The French capital is tackling its demons—that includes a 7.2 per cent unemployment rate, which while lower than the national figure is still high for a modern European city. Projects such as Station F, the largest start-up campus in the world funded by telecommunications billionaire Xavier Niel, are redefining the identity of the city. There are now more than 100 incubators in Paris. The president’s reforms are already changing things for the city’s business community, says Roxanne Varsa, Station F’s Director. “Macron has now launched the Tech Talent Visa for people who simply want to come and work for start-ups in France,” says Varsa. “Lots of entrepreneurs from around the world tell us that they are really excited by what is happening in France.”

Macron’s election may have provided a bounce effect, but Paris was already becoming a more bilingual, international (and rather less French) city before he took office. Areas such as the 9th and 10th arrondissements are home to Australian coffee shops, British-run restaurants and cafés. While some complain of “Brooklynifaction,” the city has taken on a global multilingual attitude.

*** Yet as autumn closes in, there’s one subject that really keeps conversation lively at dinner parties on the Île-de-France: cars. Hidalgo is taking aim at the traffic that trundles over its cobbles. Everyone from artists to financiers and their personal trainers has an opinion about her plans for the city’s roads. The mayor is accused of deliberately snarling the traffic to punish commuters. It’s civic asphyxiation, they cry! Anti-car pathology, sectarianism, and a socialist autocracy!

It’s true that Hidalgo has declared war on the automobile. She has closed the Rive droite express route, known as the Georges Pompidou, and opened a park for pedestrians, boules and outdoor tango. Work has begun on another roaring major artery (the Rue de Rivoli) which will be overhauled with a four-lane cycle route. City Hall has said it will ban diesel vehicles by 2025 and become carbon neutral by 2050. All this to the consternation of conservatives and car lovers such as the motoring club The 40 million Drivers Association, who (in late September) launched a campaign named “Dis-le-à Anne” (“Tell Anne”) encouraging people to call Hidalgo’s number and register their grievances (thus jamming City Hall’s switchboard). Hidalgo responded by blaming the operation on the “fachosphére.”

The French mayor is wrestling a cultural behemoth: the entrenched hierarchy that puts the car at the top of the mobility pecking order. She is attempting to disentangle the city’s identity from its traffic. Somehow spluttering Citroëns zooming along boulevards as Parisians sip coffee in pavement cafés (inhaling toxins) are part of the mythology of Paris. Even the drivers—for the most part, bolshie, unrepentant and reluctant to stop or even slow down on zebra crossings—have become part of the city’s story.

Hidalgo’s approach to cars is uncompromising—she doesn’t try to sell her policies to Parisians, but simply refers to her election promises and the urgent need to act for future generations. Parisians cite the Jacobin-style revolutionary diktat to describe her method of governance—a way of imposing an outré policy of radical change. Indeed, Hidalgo ignores calls for greater consultation and ploughs ahead with a plan to double bike lanes (from 430 miles to 870 miles by 2020) deeming car ownership “archaic.” The position as Elected Chair of the C40 (a club for the world’s largest cities) has only bolstered her resolve: Paris will become a blueprint for the post-car city of the future.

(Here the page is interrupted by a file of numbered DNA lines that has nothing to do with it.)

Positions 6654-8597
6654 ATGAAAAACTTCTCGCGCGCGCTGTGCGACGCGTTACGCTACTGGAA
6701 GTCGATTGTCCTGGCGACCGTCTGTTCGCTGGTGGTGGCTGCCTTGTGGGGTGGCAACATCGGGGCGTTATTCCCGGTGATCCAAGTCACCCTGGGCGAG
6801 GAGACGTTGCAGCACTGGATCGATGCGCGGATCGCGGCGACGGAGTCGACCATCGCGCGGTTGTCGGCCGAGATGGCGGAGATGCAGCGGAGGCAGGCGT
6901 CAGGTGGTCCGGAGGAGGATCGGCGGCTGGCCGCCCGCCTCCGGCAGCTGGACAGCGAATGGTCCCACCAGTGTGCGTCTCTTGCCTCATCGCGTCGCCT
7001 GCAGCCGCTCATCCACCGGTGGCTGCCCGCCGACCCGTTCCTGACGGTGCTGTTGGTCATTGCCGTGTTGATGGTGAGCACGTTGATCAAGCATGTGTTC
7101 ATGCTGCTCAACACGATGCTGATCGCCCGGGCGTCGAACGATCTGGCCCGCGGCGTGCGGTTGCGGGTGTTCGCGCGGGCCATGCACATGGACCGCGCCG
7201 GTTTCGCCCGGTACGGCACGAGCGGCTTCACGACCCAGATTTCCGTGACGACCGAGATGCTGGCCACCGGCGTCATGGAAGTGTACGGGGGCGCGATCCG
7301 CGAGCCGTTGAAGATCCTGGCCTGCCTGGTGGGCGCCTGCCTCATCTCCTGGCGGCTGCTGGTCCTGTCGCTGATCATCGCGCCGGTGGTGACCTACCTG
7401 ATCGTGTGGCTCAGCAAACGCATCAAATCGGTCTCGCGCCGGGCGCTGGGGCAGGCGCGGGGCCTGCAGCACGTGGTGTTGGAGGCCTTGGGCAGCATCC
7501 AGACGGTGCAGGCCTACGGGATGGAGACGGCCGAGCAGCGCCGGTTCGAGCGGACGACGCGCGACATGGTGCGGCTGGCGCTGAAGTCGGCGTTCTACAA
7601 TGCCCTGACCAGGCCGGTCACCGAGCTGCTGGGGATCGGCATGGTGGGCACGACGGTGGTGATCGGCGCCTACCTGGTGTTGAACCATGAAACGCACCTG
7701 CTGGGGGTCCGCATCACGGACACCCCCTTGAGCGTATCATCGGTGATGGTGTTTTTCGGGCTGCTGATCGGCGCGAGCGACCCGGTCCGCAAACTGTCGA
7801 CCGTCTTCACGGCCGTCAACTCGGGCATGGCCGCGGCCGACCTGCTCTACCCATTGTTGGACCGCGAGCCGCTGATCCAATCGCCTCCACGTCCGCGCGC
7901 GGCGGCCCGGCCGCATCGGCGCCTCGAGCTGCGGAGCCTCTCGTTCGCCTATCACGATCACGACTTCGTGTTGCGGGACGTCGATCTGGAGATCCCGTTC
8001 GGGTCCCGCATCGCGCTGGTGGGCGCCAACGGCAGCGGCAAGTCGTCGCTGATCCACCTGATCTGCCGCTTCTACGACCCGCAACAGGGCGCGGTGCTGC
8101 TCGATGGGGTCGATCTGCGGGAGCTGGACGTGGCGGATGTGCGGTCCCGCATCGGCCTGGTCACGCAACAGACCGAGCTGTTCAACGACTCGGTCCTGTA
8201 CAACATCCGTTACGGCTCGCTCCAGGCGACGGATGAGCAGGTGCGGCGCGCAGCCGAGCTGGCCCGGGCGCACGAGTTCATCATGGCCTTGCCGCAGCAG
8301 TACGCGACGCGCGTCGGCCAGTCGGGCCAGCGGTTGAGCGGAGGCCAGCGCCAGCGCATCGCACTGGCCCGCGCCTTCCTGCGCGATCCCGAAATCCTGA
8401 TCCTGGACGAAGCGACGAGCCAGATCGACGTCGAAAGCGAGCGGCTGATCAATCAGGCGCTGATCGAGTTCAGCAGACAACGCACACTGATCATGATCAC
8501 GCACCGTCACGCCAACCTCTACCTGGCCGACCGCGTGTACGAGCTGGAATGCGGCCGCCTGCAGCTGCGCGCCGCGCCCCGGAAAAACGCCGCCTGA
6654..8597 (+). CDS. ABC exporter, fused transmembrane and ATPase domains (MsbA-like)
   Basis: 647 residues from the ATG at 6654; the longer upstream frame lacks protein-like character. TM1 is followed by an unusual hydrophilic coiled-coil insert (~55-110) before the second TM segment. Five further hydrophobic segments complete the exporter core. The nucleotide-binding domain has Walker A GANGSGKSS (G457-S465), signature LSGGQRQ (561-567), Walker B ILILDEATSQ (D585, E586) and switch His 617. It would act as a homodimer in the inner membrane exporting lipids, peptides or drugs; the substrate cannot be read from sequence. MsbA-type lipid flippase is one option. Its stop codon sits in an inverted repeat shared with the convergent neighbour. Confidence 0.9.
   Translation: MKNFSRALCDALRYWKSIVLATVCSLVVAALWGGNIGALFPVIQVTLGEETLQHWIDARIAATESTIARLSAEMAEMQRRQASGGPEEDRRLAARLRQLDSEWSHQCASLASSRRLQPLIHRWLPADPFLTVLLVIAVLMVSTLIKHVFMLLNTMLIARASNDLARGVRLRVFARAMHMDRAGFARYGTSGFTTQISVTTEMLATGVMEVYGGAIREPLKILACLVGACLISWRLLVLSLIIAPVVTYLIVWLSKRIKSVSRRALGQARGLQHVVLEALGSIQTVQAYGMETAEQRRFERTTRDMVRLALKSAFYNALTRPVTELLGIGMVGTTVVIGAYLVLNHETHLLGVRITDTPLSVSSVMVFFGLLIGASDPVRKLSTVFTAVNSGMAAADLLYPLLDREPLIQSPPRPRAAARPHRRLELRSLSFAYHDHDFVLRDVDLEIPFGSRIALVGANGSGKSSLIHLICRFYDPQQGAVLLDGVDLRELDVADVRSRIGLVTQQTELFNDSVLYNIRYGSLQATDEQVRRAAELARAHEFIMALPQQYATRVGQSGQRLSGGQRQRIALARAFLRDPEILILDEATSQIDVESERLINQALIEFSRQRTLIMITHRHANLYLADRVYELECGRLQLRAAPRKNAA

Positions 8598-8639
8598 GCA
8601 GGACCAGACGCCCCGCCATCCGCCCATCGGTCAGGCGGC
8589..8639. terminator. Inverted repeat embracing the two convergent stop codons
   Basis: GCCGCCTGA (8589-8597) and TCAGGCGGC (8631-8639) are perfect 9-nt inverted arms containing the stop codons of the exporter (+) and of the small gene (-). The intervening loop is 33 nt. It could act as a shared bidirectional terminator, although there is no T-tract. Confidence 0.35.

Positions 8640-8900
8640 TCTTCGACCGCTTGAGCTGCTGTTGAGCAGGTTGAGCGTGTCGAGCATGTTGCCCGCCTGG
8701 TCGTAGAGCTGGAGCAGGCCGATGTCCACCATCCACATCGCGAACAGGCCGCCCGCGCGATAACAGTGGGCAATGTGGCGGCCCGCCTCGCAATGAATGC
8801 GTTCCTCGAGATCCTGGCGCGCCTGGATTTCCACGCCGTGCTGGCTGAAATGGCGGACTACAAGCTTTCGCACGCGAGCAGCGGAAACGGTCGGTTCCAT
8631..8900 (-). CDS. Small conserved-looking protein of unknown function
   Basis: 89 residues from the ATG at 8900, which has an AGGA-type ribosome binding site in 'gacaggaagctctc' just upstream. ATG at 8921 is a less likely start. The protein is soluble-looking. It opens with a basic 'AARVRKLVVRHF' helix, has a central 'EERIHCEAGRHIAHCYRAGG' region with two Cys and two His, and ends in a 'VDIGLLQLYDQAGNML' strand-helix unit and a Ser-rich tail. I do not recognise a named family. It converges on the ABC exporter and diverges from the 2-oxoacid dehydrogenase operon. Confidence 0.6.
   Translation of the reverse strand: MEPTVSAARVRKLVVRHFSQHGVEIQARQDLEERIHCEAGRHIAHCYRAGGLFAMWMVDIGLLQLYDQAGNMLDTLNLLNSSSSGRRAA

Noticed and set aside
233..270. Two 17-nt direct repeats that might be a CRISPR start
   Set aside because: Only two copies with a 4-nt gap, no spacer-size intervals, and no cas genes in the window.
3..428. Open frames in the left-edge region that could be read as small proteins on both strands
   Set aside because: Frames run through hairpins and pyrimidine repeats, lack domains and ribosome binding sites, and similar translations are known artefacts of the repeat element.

Much of this bold urban planning was designed to woo the International Olympic Committee’s Evaluation Commission of the city’s sporting eligibility. (The 10km swim of the triathlon, for instance, has been earmarked for a stretch of river near the Eiffel Tower.) A hopeful-sounding figure of €6.6bn has been mooted for the event, which will include the construction of an Olympic and Paralympic village and aquatics centre in the deprived environs of Seine-Saint-Denis.

There’s no doubt that Paris will enjoy the fortnight of Olympic limelight and venues such as the Grand Palais will surely make beautiful backdrops for the fencing finals. Skateboarding in Tuileries and beach volleyball in the Champ de Mars anyone? (Here’s betting Macron is already planning his opening ceremony.) Yet unlike London, which battled hard for the Olympics, Paris was virtually handed the event and is using the event as a way of fast-tracking its goals. Cycle lanes to the Olympic venues will be carved out to the suburbs in the name of the Games—avoiding outpourings of vitriol directed at Hidalgo’s office. A vision of greater Paris will emerge with an electric Grand Express Tramway connecting the banlieues to the city centre.

*** Of course, as Paris has its moment, London is starting to feel the effects of Brexit. Parisians are curious whether the British vote to leave the European Union will tempt the 300,000 French Londoners back to Paris. So far, the evidence of returnees is anecdotal; everyone from estate agents to economists have examples of friends who have been nudged into a move back to Paris by the prospect of Brexit and Macron-led France. Roxanne Varza says many applicants to Station F cite Donald Trump, high Silicon Valley prices and Brexit as reasons for choosing France.

Many Parisians are reluctant to openly jostle for post-Brexit spoils. The “Choose Paris” initiative claims to be in the spirit of co-operation. They’re wise to be cautious given the cities’ close, symbiotic ties. Paris and London have become transnational suburbs. They loom large in each other’s imagination—after all, Orwell was down and out in both. Of course there are the opportunists. Last year, La Défense business district promoted its offering (which is soon to include new property built by architects Portzamparc and Nouvel) under the not-so-subtle slogan “Tired of the fog? Try the frogs!”